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Strive for a nutrient-dense diet

Strive for a nutrient-dense diet

By Matthew Kadey, M.Sc., R.D., Environmental Nutrition Newsletter

When you turn over a packaged product in the grocery store to read the nutritional breakdown, it’s tempting to look at the calories first. We’ve been bombarded for years with messages that calories count most when it comes to the battle of the bulge. Yet, nutrition experts are increasingly using the terms “nutrient density” and “nutrient-rich” to describe the foods–fruits, vegetables, whole grains, lean proteins–we should be eating more of, with less focus on their calories.

What does nutrient-rich mean? Nutrient-density equals nutrients per calorie, says Julieanna Hever, M.S., R.D., C.P.T., author of “The Vegiterranean Diet.”

“Thus, the more nutrients packed into a food calorie, the more beneficial it is toward making every calorie count most efficiently,” Hever notes.

In addition, nutrient-dense foods are items that have not been diluted by the addition of calories from added solid fats or added sugars, according to The 2010 Dietary Guidelines for Americans.


Hever says foods from nature, such as fruits, vegetables, legumes, whole-grains, nuts and seeds are often the most nutrient-dense edibles in the grocery store. In particular, she extols brightly colored vegetables like red bell peppers and dark, leafy greens for giving you a significant nutrient and antioxidant windfall for little caloric cost.

A University of Washington study found that among whole vegetables it was potatoes (both sweet and white), carrots and broccoli that deliver the most nutrients for the least cost. In addition, items like lower-fat dairy, eggs and seafood are also often rich in nutrients without an appreciable caloric cost.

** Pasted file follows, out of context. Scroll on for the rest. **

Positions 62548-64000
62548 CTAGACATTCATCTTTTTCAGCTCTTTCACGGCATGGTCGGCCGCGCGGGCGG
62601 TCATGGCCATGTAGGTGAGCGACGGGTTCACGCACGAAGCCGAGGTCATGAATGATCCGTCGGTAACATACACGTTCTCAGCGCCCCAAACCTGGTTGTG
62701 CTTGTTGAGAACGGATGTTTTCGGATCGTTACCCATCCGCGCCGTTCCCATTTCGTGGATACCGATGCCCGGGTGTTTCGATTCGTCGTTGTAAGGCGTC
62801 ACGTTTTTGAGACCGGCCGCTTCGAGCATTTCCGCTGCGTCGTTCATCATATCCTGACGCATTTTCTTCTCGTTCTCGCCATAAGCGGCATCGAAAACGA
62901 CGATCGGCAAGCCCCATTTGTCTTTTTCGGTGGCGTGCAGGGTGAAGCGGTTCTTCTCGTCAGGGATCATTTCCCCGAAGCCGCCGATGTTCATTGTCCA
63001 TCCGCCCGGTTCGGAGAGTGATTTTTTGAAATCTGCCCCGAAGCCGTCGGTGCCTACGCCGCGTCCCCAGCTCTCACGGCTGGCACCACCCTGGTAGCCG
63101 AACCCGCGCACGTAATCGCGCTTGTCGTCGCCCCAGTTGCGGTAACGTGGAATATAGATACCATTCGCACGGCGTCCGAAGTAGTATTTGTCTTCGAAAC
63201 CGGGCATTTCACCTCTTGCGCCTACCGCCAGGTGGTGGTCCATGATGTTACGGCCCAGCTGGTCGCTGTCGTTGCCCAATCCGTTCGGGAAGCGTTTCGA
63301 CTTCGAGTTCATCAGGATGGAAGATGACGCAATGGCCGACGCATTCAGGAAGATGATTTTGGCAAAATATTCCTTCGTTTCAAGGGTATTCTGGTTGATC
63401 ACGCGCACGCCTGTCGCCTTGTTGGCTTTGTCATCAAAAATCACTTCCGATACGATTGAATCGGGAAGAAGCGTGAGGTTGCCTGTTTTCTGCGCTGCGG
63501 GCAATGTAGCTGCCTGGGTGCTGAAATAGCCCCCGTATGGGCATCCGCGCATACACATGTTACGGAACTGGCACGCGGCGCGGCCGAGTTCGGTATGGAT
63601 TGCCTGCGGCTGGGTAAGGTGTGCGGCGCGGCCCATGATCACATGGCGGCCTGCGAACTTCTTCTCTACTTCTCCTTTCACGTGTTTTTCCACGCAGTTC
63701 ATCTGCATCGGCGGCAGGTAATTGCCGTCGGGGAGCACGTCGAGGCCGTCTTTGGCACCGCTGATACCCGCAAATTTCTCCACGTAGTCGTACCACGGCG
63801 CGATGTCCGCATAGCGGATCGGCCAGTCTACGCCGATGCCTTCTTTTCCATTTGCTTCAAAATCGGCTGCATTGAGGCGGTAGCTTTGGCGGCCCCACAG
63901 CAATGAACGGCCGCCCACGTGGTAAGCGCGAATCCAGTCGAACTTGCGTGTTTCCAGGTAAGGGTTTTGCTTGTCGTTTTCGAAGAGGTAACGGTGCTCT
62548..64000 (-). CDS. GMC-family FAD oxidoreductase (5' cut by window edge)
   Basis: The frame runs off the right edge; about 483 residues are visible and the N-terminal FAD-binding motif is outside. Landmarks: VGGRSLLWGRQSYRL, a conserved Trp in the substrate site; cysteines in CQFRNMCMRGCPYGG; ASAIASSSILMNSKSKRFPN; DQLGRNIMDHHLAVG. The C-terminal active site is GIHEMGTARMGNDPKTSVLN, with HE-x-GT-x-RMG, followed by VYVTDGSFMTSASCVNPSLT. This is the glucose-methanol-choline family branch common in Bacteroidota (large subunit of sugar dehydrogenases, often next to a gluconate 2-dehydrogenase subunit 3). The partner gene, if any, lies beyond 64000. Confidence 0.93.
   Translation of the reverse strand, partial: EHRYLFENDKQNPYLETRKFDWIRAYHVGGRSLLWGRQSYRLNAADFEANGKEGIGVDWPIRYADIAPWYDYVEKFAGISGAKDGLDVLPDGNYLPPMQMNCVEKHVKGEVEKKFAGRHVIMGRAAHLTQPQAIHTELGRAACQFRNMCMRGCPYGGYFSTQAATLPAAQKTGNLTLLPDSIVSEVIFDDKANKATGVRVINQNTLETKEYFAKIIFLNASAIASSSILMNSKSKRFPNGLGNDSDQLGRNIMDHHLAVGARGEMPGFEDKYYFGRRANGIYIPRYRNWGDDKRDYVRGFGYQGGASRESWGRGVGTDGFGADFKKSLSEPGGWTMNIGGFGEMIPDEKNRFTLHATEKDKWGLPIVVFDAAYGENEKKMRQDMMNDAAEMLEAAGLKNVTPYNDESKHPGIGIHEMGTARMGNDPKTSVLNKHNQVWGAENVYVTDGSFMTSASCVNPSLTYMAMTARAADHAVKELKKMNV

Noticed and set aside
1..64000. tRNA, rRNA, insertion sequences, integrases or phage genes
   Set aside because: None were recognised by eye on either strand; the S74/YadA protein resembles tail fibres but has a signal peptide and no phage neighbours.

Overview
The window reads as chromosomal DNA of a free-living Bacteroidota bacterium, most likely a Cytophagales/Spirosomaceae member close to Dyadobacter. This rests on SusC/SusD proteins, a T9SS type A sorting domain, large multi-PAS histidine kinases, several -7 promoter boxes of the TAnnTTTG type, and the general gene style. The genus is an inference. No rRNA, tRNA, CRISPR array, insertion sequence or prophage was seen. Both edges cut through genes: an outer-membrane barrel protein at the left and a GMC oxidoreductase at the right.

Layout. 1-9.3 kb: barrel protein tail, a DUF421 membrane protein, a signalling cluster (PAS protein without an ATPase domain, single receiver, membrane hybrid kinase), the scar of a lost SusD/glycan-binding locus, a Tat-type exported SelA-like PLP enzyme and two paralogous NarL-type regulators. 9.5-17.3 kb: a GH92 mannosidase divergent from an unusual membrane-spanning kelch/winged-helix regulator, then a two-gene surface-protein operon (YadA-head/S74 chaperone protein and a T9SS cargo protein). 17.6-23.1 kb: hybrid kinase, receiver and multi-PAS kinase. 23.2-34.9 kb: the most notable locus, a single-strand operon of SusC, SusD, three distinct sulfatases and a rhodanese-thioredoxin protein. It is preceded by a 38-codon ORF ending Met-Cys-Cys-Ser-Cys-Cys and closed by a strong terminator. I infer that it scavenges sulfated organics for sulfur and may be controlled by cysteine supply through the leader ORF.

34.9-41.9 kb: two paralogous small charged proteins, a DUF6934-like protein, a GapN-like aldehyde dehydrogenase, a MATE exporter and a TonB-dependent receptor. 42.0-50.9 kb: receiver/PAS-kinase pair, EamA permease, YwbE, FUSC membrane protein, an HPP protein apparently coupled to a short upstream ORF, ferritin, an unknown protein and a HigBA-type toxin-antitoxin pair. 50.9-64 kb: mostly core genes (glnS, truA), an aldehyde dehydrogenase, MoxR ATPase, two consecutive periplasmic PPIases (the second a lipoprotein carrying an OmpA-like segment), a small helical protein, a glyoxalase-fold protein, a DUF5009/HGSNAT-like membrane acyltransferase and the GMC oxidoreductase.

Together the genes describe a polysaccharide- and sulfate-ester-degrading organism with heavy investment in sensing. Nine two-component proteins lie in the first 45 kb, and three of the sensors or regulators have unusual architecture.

A nutrient-rich eating style gives you a concentrated amount of the valuable vitamins, minerals, fiber, essential fatty acids and antioxidants needed for healthy aging.

A University of Florida study discovered that people who consumed more plant-based foods and, in turn, higher amounts of nutrients, such as phytochemicals and minerals, maintained healthier body weights and experienced less internal inflammation linked to chronic diseases than people with lower intakes of nutrient-dense foods, even though both groups took in about the same number of daily calories.

Consider, too, that people who spend a greater amount of time on home food preparation consume a diet consisting of higher quality calories, reports a 2014 study in the American Journal of Preventive Medicine.


“These would be foods that are high in calories, but low in nutrients, such as processed foods, oils, refined grains and sugars,” says Hever. Many highly processed, packaged foods marketed as “low-calorie” or “low-fat,” such as baked potato chips or white bread, provide little in the way of vital nutrients in their calorie load.

For example, refined white rice contains fewer calories cup for cup than brown rice (205 vs. 216, respectively), but you’d have to consume about four times as much white rice just to get the same amount of magnesium found in the brown rice, a mineral linked to lower heart disease risk.

Diets too heavy in foods that provide mainly empty calories, such as soda and pastries, are the reason people can be overweight yet still nutrient-malnourished.


Increasingly, science shows that a calorie from a nutrient-loaded avocado is not the same as a calorie from a nutrient-poor, sugary muffin. Indeed, nutrient-rich items can be both very low and, surprisingly, higher in calories.

Almonds, for example; while a mere ounce of the nuts delivers about 164 calories, it possesses a range of vitamins, minerals and healthy fats that make them a nutrient-rich food, despite the calories they contain.

(Reprinted with permission from Environmental Nutrition, a monthly publication of Belvoir Media Group, LLC. 800-829-5384.


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